For example, suppose you want to draw several diagrams at the same time soulborn; then you could use that Subplot Function of matplotlib.
diamonds_data = sns.load_dataset (“Diamonds”) plt.Subplot (1, 2, 1) sns.Countplot (x=‘Carat’, Data=diamonds_data) plt.Subplot (1, 2, 2) sns.Countplot (x=‘Depth’, Data=diamonds_data)
Example plot with subplots
Use of Subplot Function we can draw more than one diagram on a single diagram. The function takes three parameters: the first is the number of rows, the second is the number of columns, and the last is the plot number.
We render a Seaborn Diagram in each subplot, shuffling matplotlib With Seaborn Functions.
Seaborn loves pandas
We’ve talked about it before, but Seaborn loves Pandas to such an extent that all of its functions are based on it Pandas Data frame. So far we have seen examples of use Seaborn with data preinstalled, but what if we want to draw a graph from data that we’ve already loaded? Pandas?
Drinks_df = pd.read_csv (“data / drinks.csv”) sns.Bar plot (x=“Country”, and=“Beer_Servations”, Data=Drinks_df)
Example plot with pandas
Do beautiful acts with styles
Seaborn gives you the ability to change the user interface of your diagrams and offers five different styles right away: Darkgrid, Whitegrid, dark, White, and Ticks.
sns.set_style (“darkgrid”) sns.Line chart (date = Data, x = “Year”, and = “Passengers”)
Example plot in darkgrid style
Here is another example
sns.set_style (“Whitegrid”) sns.Line chart (date= Flights_data, x=“Year”, and=“Passengers”)
Example of a Whitegrid-style plot
Cool use cases
We know the basics of Seaborn, now let’s put it into practice by making multiple graphs over the same data set. In our case we use the data set tips, which you can download directly Seaborn.
First, load the data set.
I like to print the first few lines of the data set to get a feel for the columns and the data itself. I usually use some Pandas Features to fix some data problems like zero Values and add information to the dataset that may be helpful. You can read more about this at Instructions for working with pandas .
Create an additional column to the record with the percentage that represents the tip amount over the total of the bill.
Next we can draw some diagrams.
Understand betting percentages
First, let’s try to understand the percentage distribution of tips. For that we can use Histplot This creates a histogram.
sns.Histplot (tips_df[“tip_percentage”]Bin width=0.05)
Understanding the Peak Percentage Chart
That’s good, we had to adjust that binwidth Property to make it more readable, but now we can quickly appreciate our understanding of the data. Most customers would tip between 15 and 20%, and we have a few marginal cases where the tip is over 70%. These values are anomalies and it is always worth investigating to see if the values are errors or not.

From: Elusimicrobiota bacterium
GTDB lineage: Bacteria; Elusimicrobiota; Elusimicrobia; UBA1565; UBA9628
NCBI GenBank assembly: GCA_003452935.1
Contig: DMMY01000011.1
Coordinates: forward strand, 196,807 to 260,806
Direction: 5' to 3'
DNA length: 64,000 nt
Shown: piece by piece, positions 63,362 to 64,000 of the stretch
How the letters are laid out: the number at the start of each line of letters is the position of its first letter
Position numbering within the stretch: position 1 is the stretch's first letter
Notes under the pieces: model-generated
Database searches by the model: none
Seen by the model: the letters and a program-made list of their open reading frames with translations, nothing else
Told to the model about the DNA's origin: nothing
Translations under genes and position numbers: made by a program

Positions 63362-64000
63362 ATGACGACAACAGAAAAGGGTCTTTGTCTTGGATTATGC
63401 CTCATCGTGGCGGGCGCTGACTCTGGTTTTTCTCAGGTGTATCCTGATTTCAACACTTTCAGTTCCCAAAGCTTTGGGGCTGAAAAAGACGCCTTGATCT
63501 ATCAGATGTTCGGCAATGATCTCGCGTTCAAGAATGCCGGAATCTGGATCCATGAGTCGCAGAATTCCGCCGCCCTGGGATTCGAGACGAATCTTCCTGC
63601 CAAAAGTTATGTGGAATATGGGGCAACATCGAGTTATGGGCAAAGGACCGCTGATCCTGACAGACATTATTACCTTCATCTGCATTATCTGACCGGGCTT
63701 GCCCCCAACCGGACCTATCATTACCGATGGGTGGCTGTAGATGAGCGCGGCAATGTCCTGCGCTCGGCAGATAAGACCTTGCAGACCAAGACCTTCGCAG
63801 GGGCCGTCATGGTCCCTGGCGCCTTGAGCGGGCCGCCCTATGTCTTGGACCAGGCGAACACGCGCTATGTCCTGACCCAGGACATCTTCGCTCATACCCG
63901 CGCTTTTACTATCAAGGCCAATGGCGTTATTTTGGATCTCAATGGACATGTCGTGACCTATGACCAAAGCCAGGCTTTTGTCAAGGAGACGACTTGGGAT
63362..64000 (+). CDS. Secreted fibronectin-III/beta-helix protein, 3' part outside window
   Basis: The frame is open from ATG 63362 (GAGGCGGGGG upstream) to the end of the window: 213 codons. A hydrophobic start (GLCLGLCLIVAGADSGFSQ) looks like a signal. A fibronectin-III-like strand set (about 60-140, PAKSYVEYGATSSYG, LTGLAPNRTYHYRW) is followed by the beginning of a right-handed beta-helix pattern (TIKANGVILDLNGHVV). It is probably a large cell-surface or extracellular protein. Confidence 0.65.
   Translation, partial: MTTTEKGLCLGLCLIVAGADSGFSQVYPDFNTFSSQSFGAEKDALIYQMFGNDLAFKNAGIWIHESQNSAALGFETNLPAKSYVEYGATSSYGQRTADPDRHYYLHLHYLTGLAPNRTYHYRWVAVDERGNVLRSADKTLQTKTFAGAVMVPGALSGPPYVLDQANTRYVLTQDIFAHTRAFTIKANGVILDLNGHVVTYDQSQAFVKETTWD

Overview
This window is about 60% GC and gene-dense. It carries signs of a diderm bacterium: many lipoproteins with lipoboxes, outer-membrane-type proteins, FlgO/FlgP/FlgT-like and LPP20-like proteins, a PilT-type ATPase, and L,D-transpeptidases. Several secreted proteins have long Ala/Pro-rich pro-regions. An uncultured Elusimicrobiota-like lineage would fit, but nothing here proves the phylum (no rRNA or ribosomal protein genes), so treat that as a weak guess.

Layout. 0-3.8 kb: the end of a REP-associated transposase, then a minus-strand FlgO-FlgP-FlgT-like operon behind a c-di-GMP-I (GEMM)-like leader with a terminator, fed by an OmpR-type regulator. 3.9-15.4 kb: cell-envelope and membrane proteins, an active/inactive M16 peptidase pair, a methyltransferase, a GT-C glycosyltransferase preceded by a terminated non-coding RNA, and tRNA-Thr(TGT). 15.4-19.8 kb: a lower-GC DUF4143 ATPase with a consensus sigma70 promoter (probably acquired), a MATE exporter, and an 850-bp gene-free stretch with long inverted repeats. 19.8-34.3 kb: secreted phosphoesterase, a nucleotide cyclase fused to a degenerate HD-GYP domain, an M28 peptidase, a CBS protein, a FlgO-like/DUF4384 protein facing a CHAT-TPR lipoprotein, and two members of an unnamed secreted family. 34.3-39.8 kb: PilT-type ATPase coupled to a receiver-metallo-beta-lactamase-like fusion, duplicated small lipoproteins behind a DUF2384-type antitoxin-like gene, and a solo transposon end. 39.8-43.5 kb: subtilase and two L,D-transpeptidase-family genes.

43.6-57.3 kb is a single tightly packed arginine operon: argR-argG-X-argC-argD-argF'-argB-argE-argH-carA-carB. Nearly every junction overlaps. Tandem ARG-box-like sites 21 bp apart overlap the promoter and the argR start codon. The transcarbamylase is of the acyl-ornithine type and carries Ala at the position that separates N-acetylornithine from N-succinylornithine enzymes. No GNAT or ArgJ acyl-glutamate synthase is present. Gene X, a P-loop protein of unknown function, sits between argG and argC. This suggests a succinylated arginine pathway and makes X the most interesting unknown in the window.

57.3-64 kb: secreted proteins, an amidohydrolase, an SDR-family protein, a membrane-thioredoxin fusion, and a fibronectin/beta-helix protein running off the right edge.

It would also be interesting to know if the tip percentage changes depending on the time of day.
sns.Histplot (date=tips_df, x=“tip_percentage”Bin width=0.05, Hue=“Time”)
Understanding tip percentages by timing diagram
This time we loaded the chart with the full data set instead of just one column and then set the property hue to the column Time. This forces the chart to use different colors for each value time and add a legend.
Total tips per weekday
Another interesting metric is knowing how much money staff can expect in tips based on the day of the week.
sns.Barplot (data=tips_df, x=“Day”, and=“Tip”, Estimator=e.g..Total)
Understanding drinking percentages per day
It looks like Friday is a good day to stay at home.
Influence of table size and day on the tip
Sometimes we want to understand how variables interact to determine the output. For example, how do the day of the week and table size affect the tip percentage?
To draw the next diagram, we combine that pan Function of pandas to preprocess the information and then draw a heat map diagram.
pan = tips_df.pivot_table (index=[“day”], Columns=[“size”]values=“tip_percentage”, aggfunc=e.g..Average) sns.Heatmap (Pivot)
Understanding Tip Percentages Per Day and Chart Size Chart
Of course we can do a lot more Seaborn, and you can learn more use cases by visiting official documentation. I hope you enjoyed this article as much as I enjoyed writing it.
These items was originally published on Live code stream by Juan Cruz Martinez (Twitter: @bajcmartinez), Founder and publisher of Live Code Stream, entrepreneur, developer, author, speaker and maker of things.